Designing Your Site
It is now time to decide on how you want to grow your vegetables. The kind of space you have, the terrain, the soil, and the amount of sunlight your garden site will get can help with your design decisions. Do you have a tiny balcony, porch, patio, or alley way and the only space available will hold just a few pots? Or is the space a large patio that will enable you to have some larger planter boxes, perhaps to grow a dwarf fruit tree? Is the space fairly flat and rows will work best for you? Do you have poor soil and a raised bed would be the best option? These are all great ways to grow a fabulous vegetable garden. Consider the following design options to see what's best for you.
If you live in the middle of a city and the only sunny area you have available is on a balcony, porch, or in some other small space, growing in containers is the perfect option to make a lovely vegetable garden. Containers come in various sizes and can sit or hang in your space. Some vegetables grow better in containers than others, so to get the best results possible, you want to be informed when choosing your vegetable plants.
In some urban homes or offices all the access you may have to the outdoors is a concrete patio. These are often areas that get a lot of sun. Sometimes these spots are a little too hot, but they might offer ideal conditions for growing your food using containers. Patios are usually big enough to accommodate larger planters, enabling you to easily grow larger vegetables and even some fruit trees and berry bushes.
Row gardening is best used if you have a flat area. Even though row gardening is usually used on larger plots, this method of growing can be easily utilized in small spaces, such as in a flat sunny front or backyard. When planning a row garden, it is important to make sure you allow space for pathways between and at the end of each row to accommodate a place for you to walk and use any larger tools, like a rototiller or wheelbarrow. Walking on the soil where you will be planting your veggies can compact it and harm the soil structure. When designing this style of garden, make designated pathways.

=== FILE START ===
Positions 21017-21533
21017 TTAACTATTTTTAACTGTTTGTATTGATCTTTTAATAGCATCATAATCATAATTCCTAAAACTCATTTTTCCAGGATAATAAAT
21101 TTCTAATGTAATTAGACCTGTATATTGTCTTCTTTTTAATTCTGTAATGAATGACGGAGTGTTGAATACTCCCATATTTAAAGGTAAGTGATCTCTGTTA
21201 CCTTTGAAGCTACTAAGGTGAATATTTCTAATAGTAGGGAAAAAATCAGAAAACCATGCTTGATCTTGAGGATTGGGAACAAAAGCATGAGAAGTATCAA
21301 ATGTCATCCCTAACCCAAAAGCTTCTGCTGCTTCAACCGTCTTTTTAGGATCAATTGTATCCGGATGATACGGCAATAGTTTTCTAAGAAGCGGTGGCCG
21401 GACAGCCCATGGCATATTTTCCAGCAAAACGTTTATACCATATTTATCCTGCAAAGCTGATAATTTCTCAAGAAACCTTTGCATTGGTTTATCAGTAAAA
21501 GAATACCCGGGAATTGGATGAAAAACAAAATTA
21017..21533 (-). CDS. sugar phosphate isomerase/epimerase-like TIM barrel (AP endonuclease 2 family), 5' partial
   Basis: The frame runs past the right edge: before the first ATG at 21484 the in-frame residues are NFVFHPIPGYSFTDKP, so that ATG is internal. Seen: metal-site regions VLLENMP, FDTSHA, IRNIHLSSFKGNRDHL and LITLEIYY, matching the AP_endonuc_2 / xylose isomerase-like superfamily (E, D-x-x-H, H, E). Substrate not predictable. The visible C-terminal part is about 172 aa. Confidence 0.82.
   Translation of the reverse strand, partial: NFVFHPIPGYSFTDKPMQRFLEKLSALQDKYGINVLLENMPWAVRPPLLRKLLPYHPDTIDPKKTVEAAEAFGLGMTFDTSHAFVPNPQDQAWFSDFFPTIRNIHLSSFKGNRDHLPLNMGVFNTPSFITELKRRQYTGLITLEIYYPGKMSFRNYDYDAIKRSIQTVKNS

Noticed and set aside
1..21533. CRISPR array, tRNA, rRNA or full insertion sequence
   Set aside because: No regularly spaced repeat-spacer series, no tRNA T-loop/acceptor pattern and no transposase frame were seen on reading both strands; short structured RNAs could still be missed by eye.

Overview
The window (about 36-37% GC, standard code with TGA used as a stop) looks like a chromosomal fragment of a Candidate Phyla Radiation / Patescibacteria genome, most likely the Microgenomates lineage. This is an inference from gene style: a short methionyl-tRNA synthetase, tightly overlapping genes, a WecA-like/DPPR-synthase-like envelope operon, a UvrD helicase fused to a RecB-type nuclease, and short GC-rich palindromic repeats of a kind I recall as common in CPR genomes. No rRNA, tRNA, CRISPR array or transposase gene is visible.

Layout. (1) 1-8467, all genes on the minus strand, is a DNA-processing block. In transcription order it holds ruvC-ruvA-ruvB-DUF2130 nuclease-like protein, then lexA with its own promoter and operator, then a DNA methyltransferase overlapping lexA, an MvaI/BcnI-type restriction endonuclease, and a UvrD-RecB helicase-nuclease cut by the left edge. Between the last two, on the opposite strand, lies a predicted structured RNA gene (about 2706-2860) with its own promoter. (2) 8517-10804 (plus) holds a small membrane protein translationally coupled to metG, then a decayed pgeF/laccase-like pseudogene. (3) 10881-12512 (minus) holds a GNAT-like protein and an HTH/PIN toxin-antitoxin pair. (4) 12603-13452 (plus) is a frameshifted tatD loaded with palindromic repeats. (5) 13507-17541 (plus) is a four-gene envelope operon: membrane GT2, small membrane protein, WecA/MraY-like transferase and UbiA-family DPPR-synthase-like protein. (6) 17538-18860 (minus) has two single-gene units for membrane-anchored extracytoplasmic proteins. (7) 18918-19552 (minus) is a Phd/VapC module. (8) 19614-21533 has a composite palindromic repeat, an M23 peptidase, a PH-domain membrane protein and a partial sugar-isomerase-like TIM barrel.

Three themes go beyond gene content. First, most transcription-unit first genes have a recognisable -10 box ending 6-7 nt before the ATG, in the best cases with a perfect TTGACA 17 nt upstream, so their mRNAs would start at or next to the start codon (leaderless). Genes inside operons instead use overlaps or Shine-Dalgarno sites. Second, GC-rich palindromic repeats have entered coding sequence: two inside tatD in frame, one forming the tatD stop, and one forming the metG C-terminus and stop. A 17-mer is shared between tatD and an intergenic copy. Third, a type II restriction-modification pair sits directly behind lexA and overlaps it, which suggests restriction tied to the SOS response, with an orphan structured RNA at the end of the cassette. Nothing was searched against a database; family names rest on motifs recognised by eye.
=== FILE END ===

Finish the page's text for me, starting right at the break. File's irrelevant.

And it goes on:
Rows can be as long or as wide as you want or need them to be. Often the width is dependent on the type of equipment you will be using to till the beds. If you are going to be using a rototiller, measure the width of the tines. This will give you an idea of how wide you want your bed to be. When choosing the width of your garden bed, consider how long your reach is; if you are weeding on one side, can you easily reach across the bed without straining your back?
Growing in Raised Beds
Raised beds are structures that have four sides and hold soil. They are a great option for a small space, for areas with poor soil, for a hillside garden, or if you want structures in your garden. If you want to grow in a moist area that has poor drainage, the raised bed will allow for better drainage. If you have a sloped or terraced garden site, raised beds will help define these areas and make it easier to grow plants in the more difficult to reach areas. If the garden is replacing your front lawn and you want it to look attractive to your neighbors, using raised beds is a great way to add structure, definition, and tidiness to your vegetable garden. Raised beds are often used in community gardens as they can be easily designated to individual growers.
Even in the smallest garden, make room for a place for at least one person to sit. This adds purpose to the space and will be a lovely place to enjoy your garden. You can place your seating in a shady spot so you can relax after a hot day of working.
Another great reason for using raised beds is that the bed can be made to any height. If you have physical disabilities, have limited mobility, or cannot bend easily, the raised bed can work very well for you. Make sure it is built to the height that works best for you. If it is a low bed, adding a ledge on the top will allow you to sit while gardening. And the ledge is great for older gardeners or those that cannot easily get down on hands and knees to plant or weed.